Back to NC Curriculum Guide Level 1 Level 2 Level 3 Level 4 Level 5 Level 6 Level 7 Level 8 Literacy A Literacy B

Beginning-Low 2
Legend:
Italics
taken directly from the Model Standards
{item or items}
specific vocabulary to be taught
N
objective to be introduced
C
objective to be continued
R
objective to be reviewed
(receptive only)
teacher uses structure/vocabulary without grammatical explanation and does not expect students to produce



Student Profile at Entry

Students enter the Beginning Low level with little or no ability to read or write English. They are unable to function unassisted in a situation requiring spoken English.

Approach

Emphasis is on developing students' ability to listen and understand. There is little emphasis on grammatical accuracy. Nonverbal behavior and cross-cultural communication are taught implicitly through demonstration and interaction.

The development of listening comprehension is the critical task of the teacher at this level. Techniques, such as TPR (Total Physical Response) and the Natural Approach monitor a student's listening comprehension without oral response. Drill, dialogues and simple roleplays can be used for oral practice. Realia, including pictures, clocks, calendars, Flashcards, and objects, provide a necessary visual context for the language. Students will learn grammar patterns inductively through activities such as cloze, simple dictation, word games, and scrambled words and sentences. At the beginning low level, extensive vocabulary building is incorporated into the ongoing review process.

At this level, students begin to apply strategies that enable them to solve problems, make decisions and conceptualize new ideas. Students need to be shown how to work in pairs and in groups. Risk-taking needs to be encouraged. Formal concepts of grammar are introduced gradually. Whenever possible, students will be given the opportunity to practice general language learning on the computer.

Classroom atmosphere should foster an understanding and acceptance of human differences and beliefs.

Course Content

Topics

Course content is relevant to the lives of the students. It integrates language functions and language forms with informational sources, skills, and topics. Topics are chosen in accordance with students' goals: general and vocational. Informational sources, skills, and topics at this level include:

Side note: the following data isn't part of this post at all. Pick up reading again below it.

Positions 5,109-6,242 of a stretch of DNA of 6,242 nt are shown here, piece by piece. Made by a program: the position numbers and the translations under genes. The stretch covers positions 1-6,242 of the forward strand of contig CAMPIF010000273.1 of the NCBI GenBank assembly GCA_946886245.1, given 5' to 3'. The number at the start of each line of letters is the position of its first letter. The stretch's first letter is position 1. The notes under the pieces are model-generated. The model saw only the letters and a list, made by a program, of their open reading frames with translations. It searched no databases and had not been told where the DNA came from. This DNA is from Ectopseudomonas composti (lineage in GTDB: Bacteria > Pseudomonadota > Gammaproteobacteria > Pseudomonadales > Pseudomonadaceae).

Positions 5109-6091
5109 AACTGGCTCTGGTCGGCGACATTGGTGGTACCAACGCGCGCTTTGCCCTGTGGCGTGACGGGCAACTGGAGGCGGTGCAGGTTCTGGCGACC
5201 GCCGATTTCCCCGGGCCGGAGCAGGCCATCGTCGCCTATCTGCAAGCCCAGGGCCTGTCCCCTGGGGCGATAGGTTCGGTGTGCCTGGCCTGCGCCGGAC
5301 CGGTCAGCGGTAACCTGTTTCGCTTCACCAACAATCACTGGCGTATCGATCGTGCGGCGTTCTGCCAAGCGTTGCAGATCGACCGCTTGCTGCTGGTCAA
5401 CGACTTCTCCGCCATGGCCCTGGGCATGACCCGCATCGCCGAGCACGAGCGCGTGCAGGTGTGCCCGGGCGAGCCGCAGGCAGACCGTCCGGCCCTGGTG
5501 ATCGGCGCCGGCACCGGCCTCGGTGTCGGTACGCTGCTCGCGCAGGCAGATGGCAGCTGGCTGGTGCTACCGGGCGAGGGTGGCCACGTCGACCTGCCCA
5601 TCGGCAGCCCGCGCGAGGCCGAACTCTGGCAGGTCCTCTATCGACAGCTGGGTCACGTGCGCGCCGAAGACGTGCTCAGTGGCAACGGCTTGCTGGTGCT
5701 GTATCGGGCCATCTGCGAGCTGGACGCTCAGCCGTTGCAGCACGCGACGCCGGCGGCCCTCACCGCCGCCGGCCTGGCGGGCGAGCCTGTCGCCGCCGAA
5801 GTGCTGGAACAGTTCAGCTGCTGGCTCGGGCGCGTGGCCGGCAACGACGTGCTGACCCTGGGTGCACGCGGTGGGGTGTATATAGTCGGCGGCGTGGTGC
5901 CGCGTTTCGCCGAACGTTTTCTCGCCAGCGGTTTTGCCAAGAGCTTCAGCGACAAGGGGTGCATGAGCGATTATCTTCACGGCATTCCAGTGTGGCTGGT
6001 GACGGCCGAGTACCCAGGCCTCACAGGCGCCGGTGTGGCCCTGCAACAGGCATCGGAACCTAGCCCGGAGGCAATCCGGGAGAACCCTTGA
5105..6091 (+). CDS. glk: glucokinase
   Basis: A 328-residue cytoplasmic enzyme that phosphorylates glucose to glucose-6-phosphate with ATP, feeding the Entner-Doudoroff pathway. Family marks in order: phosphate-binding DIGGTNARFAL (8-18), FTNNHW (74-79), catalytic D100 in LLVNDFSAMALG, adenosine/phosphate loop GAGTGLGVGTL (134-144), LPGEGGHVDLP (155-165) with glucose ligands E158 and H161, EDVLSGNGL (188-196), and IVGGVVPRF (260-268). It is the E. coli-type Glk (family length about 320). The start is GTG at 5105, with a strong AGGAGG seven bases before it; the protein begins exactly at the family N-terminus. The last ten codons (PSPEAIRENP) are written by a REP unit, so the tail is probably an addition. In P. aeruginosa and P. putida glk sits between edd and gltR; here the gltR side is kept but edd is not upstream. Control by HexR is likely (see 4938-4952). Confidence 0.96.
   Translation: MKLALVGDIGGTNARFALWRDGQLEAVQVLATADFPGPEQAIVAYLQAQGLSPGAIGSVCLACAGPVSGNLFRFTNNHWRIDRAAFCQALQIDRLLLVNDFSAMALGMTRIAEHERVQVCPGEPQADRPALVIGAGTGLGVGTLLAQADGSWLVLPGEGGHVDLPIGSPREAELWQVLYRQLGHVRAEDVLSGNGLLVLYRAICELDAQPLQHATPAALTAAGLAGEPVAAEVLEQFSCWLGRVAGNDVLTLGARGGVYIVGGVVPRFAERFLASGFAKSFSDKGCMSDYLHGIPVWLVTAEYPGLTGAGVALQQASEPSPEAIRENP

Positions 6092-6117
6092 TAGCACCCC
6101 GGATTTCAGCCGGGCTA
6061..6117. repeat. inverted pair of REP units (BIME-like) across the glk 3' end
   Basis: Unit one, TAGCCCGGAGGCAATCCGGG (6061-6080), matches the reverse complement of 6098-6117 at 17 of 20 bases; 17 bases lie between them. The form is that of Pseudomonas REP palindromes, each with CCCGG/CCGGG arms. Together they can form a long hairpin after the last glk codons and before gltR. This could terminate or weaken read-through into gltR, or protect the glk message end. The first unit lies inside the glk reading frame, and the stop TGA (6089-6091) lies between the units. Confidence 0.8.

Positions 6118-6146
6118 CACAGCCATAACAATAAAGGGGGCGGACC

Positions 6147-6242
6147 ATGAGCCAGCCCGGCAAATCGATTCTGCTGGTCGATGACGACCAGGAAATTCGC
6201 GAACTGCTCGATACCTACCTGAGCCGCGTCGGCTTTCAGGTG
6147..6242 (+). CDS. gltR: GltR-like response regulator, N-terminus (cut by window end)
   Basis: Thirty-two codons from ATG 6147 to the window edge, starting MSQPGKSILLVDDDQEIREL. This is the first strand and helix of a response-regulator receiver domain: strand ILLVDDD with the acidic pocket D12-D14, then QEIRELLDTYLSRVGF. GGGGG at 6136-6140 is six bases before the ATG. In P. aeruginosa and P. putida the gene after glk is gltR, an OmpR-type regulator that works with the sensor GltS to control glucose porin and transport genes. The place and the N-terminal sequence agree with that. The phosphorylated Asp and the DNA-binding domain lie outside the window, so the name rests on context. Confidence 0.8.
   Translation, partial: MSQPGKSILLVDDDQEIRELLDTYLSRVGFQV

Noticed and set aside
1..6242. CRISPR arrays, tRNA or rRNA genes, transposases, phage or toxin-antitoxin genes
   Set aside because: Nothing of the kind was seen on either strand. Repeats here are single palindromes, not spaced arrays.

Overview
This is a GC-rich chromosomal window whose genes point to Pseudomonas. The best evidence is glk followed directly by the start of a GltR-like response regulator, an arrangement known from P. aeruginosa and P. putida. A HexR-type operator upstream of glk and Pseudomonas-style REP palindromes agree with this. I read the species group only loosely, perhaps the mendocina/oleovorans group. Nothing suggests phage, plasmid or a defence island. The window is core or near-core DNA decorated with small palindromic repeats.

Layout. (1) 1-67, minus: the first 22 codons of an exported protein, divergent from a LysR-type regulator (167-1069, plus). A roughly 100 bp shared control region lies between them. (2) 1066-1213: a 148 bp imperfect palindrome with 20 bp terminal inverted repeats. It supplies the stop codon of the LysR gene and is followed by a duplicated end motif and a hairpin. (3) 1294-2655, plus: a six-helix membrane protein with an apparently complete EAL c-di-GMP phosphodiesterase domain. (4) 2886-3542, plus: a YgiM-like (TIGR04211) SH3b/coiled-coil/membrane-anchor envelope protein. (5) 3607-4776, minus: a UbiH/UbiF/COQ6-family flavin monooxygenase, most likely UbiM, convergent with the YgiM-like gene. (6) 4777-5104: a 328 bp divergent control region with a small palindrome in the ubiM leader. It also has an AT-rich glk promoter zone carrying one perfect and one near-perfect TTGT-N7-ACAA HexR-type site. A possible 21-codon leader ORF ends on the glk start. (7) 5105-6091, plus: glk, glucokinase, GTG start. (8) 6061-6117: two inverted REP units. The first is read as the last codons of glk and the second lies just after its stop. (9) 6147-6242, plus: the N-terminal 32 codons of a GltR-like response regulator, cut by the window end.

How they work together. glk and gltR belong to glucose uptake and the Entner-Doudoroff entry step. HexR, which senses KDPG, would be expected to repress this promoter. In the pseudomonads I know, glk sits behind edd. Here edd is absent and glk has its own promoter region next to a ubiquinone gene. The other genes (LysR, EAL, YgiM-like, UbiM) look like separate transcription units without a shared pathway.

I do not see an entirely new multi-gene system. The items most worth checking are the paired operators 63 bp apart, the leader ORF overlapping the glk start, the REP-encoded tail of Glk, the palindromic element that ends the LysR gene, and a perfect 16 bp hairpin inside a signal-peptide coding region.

Information Sources

Skills
General Topics
Vocational Topics
Lists
Scanning
Personal identification
Job Titles
Signs
Categorizing
Weather
Following Simple instructions
Schedules
Test-taking
Money

Calendars

Time

Ads

Family

Personal Forms

Food



Shopping



Clothes



Body Parts



Health



Housing



Transportation



Holidays



Multi-cultural awareness

Additional topics based on students' needs should be added. All of these topics may be taught at higher levels of instruction.

Culture

Cultural aspects such as nonverbal behavior (gestures, eye contact, body language) and cross-cultural communication (awareness of differences, respect, tolerance) are taught implicitly in context through demonstration and interaction.

Language Functions

On exit, students will be able to use English for:

* Factual information: command, agree/disagree, tell

* Social and interpersonal relations: introduce, take leave, express satisfaction/dissatisfaction

* Suasion: request

Language Skills

Listening: On exit, students will be able to:

C

Demonstrate comprehension of simple words in context of common, everyday situations.
C
Demonstrate comprehension of basic commands through physical action.
C
Demonstrate understanding of simple face-to-face conversations using previously learned material.
C
Demonstrate strategies to check for understanding--clarifying by attempting to reproduce what has been heard, for example.
C
Respond appropriately to short emergency warnings:
Stop; Get back; Slow down.
C
Demonstrate comprehension of basic personal questions with one word or short response:
T: Are you married? S: No. And, T: What's your name? S: Maria Chen.
C
Respond physically to common, one-step classroom directions, requests, and commands:
T: Come in. (The student comes in.) Sit down. (The student sits down.)
C
Distinguish singular from plural in regular and common irregular nouns.
C
Use simple contextual clues such as time reference words to determine meaning.
C
Distinguish Wh-question words through appropriate responses.
C
Distinguish between Wh-questions and Yes/No questions through appropriate responses.
C
Recognize that stress and pitch carry meaning (question intonation.)
C
Demonstrate understanding of simple, explicit information by appropriate responses.

Speaking: On exit, students will be able to:

C

Make statements related to basic needs using previously learned words and phrases.
C
Answer simple questions with "yes", "no", one-word or short-phrase responses.
C
Ask simple questions.
C
Spell a word for clarification.
C
Repeat a number or word(s) for confirmation or clarification.
C